Where the nearfield should demonstrate a slightly up-shelved response at a few hundred Hertz combined with a slow roll-off at either frequency extreme, the hi-fi speaker, unless it has been specifically balanced for use against a wall, should probably be closer to flat.
Secondly, if a nearfield monitor is to be used in a small room, where strong reflections from the side walls will reach the ear within a few milliseconds, the shape of the horizontal off-axis response is vital too.
Wild variations between on and off-axis responses are well-known to result in perceived tonal imbalances, so if the monitor is not to sound unnaturally colored, its off-axis response should be as close to a gently down-tilted version of the axial response as possible.
This is one very good reason why landscape-mounted nearfield monitors tend to be a bad idea — the horizontal off-axis response from laterally adjacent drivers will almost certainly display major discontinuities through the region where the drivers’ outputs overlap.
Distinct Differences Between Studio Monitors And Home Speakers
- Active/passive – studio monitors tend to be active i.e. they have built-in power amplifiers. Hi-fi and other home speakers are generally passive, receiving power from a dedicated standalone amplifier.
- Individual power amplifiers – with active speakers, particularly studio monitors, you tend to have multiple power amps in one unit. This means that woofer (bass), midrange, and tweeter (treble) cones are each powered individually, making for a more precise sound.
- Crossovers – an extension of the previous point, a crossover splits frequencies to ensure they go to the right driver (speaker). This again adds clarity and precision, so that you can hear every detail across the EQ range.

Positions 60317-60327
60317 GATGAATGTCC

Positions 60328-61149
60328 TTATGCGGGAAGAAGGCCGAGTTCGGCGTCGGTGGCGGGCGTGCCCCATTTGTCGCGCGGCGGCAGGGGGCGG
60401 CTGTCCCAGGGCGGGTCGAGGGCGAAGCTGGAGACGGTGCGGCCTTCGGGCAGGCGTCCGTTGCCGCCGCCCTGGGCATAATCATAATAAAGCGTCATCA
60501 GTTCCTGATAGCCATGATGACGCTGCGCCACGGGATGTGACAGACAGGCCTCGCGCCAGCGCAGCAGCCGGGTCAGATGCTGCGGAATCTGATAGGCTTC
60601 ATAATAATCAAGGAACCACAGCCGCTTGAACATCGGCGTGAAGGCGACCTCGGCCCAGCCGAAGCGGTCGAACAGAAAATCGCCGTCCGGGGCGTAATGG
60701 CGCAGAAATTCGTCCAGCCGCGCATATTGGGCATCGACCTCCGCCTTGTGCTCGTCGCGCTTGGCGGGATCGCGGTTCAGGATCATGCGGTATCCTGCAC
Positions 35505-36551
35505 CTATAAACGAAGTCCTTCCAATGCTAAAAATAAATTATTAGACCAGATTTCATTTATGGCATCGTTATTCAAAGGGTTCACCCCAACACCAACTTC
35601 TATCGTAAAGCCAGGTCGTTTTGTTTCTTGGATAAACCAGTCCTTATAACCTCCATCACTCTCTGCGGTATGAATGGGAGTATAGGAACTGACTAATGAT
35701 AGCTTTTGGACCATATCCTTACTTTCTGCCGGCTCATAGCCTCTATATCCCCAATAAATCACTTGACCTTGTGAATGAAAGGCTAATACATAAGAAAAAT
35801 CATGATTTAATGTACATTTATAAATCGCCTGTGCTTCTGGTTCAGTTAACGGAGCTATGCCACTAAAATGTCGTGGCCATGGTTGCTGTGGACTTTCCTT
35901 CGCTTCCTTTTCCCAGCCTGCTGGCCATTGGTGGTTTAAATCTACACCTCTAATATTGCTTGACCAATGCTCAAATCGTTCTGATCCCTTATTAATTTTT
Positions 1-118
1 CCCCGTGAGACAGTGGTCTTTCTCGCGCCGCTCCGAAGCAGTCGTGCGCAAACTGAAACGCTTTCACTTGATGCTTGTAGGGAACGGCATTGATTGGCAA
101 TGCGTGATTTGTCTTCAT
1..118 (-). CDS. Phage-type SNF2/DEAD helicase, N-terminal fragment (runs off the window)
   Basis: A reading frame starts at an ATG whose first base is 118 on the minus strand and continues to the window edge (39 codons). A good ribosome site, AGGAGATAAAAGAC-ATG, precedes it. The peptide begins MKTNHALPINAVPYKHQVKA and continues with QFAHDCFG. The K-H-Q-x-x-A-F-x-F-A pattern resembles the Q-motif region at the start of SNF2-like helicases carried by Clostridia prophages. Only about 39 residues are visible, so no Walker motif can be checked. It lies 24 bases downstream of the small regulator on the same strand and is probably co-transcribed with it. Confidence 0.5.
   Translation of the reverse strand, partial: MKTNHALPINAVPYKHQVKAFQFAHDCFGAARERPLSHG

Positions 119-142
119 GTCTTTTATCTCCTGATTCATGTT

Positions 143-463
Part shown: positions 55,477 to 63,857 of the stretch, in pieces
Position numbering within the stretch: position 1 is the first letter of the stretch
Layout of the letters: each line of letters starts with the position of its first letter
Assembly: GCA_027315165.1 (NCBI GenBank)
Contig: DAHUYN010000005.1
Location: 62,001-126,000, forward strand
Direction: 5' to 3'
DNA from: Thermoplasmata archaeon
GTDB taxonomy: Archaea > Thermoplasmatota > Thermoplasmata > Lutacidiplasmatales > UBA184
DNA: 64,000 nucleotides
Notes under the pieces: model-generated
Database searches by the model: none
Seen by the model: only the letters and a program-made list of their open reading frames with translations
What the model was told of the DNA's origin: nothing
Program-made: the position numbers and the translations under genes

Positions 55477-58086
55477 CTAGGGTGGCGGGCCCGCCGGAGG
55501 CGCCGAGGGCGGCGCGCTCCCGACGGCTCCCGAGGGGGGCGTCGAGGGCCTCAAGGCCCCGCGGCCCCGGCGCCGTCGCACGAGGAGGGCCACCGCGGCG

- Sound – kinda covered in the points above, but studio monitors are designed to have a flat, precise sound for nearfield use. This means they don’t emphasize any one frequency, giving you the most accurate impression of your mix so you can easily pick out imperfections.
What’s the difference between active and passive speakers?
We might be stating the obvious, but:
- Active means it’s powered
- Passive means it requires external power
In the case of studio monitors, most are active. You can tell this by the mains connections that they have on the back. Passive speakers tend to accept power via their audio input connections.
These will usually come straight from a central amplifier; the same principle applies to guitar heads and cabinets.
What does near field mean?
You’ll often hear or see the term nearfield with reference to studio monitors. Heck, we used just a minute ago. So what does it mean?
In the simplest terms, nearfield means close to the user/listener. By close, we mean a few feet away, giving you a clear, immediate sound. This prevents you from hearing natural reverberations, so you get a precise, upfront impression of your mix.
What’s the opposite of nearfield? Good question, reader. You’ll also see mid-field and far-field, which more or less mean what you think they’d mean. Mid-field generally means a few metres away, while far-field is non-directional, aimed to fill a room.
Standard hi-fi speakers could be considered far-field, as they’re designed to sound good in any room and from any direction (within reason).
So can you use regular speakers as studio monitors?
It’s generally favourable to use studio monitors if you’re recording, mixing or mastering. As mentioned earlier, you simply get a more accurate sound.
If you’re using regular speakers, you may miss some detail in the sound which could lead to an imbalanced mix.
They didn’t go down well but instead garnered a cult following among producers and engineers. It was favored for its ability to bring out inconsistencies and sonic blemishes, an invaluable trait in the mixing process.
It’s still used to this day, and Yamaha has released several similar iterations purely intended for studio use.
Long story short: home speakers aren’t bad at all, but they certainly aren’t accurate. If you want a fool proof mix, stick to studio monitors!
Can you use studio monitors for home/hi-fi use?
If you flip the question on its head, the answer isn’t that dissimilar. Studio monitors, particular nearfield, are designed to sound good from a specific distance and perspective. If you move around in front of a studio monitor, you’ll notice the sound will change quite a bit.
Of course, at this point any misconception you may have had is clear as day. Studio monitors and home speakers perform some distinct functions that are overlooked by the untrained eye but this text has helped with your “training.”